September 10 2012 12:11PM
Ryan Lambert recently noted Mike Cammalleri's low shot volume in his Five Things feature. That mention got me curious about investigating the main guy's shot rates last year in depth and to relate it to their possession rates and overall performance.
The best scorers in the league are high volume shooters. Usually, they combine some degree of accuracy as well (12-13% or better personal shooting percentage), but getting a lot of goals almost always comes down to getting a lot of shots. That's one of the reason why it's important for a team's stars to be in the offensive zone and getting pucks on net.
I'm going to restrict this inquiry to even strength shot rates. PP ice time is restricted to a few guys and dependent on opportunity, so not as that indicative of ability. Let's start with the basics (info via www.behindthnet.ca):
Nothing really unexpected here - Iginla and Jokinen played the most at 5on5 and also played the full 82-game season, so were bound to lead the pack. Now, let's see how efficient each player was with his ice time by controlling for that variable:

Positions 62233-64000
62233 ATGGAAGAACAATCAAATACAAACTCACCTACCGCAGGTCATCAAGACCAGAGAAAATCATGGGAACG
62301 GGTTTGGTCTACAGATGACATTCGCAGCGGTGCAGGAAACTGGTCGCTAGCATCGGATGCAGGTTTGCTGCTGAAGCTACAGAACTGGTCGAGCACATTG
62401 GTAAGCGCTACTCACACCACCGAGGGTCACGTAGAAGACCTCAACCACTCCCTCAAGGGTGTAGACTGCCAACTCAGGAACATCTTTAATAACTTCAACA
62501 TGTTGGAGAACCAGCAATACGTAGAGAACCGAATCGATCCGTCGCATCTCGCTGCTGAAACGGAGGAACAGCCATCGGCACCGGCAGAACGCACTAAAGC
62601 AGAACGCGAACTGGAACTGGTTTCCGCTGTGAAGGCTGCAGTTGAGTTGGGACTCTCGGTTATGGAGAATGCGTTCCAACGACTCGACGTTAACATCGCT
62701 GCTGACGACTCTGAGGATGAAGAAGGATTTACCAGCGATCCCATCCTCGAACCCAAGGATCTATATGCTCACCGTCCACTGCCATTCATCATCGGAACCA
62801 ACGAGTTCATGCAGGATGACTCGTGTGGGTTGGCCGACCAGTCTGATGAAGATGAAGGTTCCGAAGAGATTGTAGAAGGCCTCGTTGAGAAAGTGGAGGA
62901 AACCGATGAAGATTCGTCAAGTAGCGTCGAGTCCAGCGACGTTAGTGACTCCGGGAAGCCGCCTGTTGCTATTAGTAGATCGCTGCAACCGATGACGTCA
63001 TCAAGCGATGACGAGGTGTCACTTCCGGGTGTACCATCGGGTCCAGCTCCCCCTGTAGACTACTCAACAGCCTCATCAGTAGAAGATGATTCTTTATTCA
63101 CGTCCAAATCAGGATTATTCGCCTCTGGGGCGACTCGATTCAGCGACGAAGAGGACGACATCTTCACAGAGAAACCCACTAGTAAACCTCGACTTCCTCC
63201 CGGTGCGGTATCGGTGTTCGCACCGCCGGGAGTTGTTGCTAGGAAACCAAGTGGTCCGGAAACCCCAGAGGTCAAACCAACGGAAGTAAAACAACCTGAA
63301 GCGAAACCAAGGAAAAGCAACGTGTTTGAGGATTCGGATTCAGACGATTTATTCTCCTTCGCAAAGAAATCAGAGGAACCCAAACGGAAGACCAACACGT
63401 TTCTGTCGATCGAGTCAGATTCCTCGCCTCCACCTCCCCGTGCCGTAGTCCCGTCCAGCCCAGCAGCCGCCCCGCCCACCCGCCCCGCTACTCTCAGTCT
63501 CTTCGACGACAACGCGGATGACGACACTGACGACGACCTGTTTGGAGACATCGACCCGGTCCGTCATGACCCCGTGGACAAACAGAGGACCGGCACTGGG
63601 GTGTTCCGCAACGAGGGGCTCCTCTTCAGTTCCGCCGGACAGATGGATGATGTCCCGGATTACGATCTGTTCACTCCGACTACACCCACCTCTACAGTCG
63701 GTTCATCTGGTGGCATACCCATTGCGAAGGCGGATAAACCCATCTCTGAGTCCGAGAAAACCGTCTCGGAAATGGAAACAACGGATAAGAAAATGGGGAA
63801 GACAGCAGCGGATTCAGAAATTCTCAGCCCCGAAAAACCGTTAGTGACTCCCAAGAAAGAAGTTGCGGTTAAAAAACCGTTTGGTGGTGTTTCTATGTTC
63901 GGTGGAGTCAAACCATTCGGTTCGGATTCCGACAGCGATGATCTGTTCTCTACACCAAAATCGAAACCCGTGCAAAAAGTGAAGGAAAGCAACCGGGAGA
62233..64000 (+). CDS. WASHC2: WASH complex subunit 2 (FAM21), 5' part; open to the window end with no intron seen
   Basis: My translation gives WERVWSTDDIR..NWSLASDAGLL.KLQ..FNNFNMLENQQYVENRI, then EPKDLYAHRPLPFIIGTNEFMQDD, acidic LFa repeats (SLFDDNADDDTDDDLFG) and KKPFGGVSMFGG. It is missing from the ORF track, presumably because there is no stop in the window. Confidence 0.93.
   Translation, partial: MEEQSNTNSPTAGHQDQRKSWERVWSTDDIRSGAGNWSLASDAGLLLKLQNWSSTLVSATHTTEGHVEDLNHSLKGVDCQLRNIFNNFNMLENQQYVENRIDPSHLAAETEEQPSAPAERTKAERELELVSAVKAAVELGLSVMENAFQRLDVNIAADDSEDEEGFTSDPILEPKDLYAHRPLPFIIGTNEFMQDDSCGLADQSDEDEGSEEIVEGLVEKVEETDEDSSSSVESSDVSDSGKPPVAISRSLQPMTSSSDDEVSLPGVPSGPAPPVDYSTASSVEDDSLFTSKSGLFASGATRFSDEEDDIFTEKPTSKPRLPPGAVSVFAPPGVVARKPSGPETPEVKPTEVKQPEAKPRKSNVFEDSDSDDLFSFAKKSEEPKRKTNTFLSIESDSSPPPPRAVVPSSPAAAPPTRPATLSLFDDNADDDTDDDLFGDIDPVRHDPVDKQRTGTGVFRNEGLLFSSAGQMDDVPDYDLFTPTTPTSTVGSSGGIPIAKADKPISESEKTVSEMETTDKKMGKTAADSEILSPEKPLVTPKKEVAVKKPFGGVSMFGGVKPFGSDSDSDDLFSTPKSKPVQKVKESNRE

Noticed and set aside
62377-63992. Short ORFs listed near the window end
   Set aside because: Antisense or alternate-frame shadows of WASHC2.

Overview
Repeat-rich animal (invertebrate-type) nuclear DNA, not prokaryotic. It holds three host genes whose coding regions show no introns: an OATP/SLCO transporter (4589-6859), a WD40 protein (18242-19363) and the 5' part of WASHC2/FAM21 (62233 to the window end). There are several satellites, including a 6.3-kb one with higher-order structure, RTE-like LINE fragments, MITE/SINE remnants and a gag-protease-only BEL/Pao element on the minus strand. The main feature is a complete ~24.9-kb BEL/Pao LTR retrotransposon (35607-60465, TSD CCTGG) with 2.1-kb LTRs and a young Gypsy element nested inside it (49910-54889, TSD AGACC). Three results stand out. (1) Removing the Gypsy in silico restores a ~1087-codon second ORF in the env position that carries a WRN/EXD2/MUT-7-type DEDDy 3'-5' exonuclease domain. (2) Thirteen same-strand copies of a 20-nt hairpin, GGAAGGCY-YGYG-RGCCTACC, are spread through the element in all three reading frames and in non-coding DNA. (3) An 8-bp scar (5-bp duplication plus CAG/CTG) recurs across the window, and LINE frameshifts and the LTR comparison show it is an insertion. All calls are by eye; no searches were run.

|ALEXTANGUAY||64||13.82||10||46||56||884||0.88||3.80|As you can see, once we convert shots to a per hour rate, we get a very different ranking. The Flames big guns are all clustered together in the middle (6.50-7.20 shots per hour) whereas third liners like Backlund, Moss and Stempniak are leading the way. Jarome is still one of the leaders, although he falls behind Stempniak and Moss and is only marginally ahead of Backlund. Tanguay is the worst of the bunch, but he's always been a pass first, pass second, "shoot only at the open net" kind of guy. Glencross being at the bottom surprised me, although he has also never been a high volume shooter and was very reliant on a sky high SH% last year to score 20+.
To put these rates in context, here's an article from Cam Charron last March looking at the league leaders in ES shots/60. The top 20 or so players were in the 10+ shots/60 territory. The list includes high-end stars (Zetterberg, Kessel, Nash, Ovechkin) emerging snipers (Seguin, Kane, Landeskog) and a smattering of third liners who are good enough to outplay other third liners like Moss (Cleary, Clarkson, Larose, Kennedy).
In the next part of this series, I will show why the Flames stars shot rates are relatively lackluster by applying corsi/possession stats and showing how they moderate personal and on-ice scoring rates.